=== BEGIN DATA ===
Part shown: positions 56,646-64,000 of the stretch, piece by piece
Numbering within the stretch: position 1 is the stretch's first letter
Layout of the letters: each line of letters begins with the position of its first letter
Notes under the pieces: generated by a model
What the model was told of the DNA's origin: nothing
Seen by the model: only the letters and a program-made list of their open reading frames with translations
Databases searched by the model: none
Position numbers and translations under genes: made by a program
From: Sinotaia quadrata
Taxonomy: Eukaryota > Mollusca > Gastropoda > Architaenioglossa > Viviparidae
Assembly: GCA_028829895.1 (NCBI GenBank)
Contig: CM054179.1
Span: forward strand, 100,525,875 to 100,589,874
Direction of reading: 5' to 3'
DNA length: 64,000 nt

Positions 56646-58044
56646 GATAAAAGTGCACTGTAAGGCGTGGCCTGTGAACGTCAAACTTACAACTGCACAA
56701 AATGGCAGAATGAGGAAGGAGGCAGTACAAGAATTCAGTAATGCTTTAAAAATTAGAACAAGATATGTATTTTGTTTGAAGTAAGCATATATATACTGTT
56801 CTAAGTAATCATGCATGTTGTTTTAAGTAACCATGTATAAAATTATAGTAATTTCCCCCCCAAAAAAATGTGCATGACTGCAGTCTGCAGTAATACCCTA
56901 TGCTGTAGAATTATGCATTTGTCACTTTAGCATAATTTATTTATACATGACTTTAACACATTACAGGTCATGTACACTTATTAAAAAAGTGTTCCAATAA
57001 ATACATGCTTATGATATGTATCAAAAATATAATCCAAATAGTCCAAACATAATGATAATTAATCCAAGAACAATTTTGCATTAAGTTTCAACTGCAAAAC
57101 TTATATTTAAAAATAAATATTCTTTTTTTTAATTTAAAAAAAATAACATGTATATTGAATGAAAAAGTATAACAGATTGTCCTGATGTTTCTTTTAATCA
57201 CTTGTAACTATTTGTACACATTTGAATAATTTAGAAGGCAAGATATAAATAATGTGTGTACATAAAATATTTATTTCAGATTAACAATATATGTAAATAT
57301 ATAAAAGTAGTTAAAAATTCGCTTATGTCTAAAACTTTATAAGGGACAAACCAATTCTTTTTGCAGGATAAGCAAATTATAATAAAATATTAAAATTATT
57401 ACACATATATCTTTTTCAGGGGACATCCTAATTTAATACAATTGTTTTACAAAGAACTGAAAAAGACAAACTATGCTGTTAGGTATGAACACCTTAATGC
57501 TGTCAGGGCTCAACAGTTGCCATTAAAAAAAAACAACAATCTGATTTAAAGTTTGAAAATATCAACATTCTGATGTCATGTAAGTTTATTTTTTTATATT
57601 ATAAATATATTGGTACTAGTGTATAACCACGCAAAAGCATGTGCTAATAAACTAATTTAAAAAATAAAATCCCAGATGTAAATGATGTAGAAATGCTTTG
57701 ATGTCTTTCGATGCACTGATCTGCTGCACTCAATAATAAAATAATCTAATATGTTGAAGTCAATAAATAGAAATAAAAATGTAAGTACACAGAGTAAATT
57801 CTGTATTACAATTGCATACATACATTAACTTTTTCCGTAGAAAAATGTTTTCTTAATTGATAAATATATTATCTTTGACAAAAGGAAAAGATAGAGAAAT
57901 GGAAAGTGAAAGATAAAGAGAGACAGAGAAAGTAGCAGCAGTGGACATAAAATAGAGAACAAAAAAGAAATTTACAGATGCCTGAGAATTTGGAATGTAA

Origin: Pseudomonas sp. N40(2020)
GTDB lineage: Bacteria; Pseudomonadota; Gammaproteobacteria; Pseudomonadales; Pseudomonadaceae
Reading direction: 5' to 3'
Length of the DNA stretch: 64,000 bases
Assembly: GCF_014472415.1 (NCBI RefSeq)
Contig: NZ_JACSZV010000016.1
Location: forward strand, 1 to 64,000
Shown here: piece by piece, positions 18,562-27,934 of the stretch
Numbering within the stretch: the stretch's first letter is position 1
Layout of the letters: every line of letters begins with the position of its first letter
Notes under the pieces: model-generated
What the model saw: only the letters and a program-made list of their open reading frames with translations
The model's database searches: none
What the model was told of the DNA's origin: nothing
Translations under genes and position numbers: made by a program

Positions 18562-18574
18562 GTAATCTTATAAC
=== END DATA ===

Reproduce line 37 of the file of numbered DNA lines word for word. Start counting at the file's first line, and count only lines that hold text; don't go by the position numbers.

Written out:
Location: forward strand, 1 to 64,000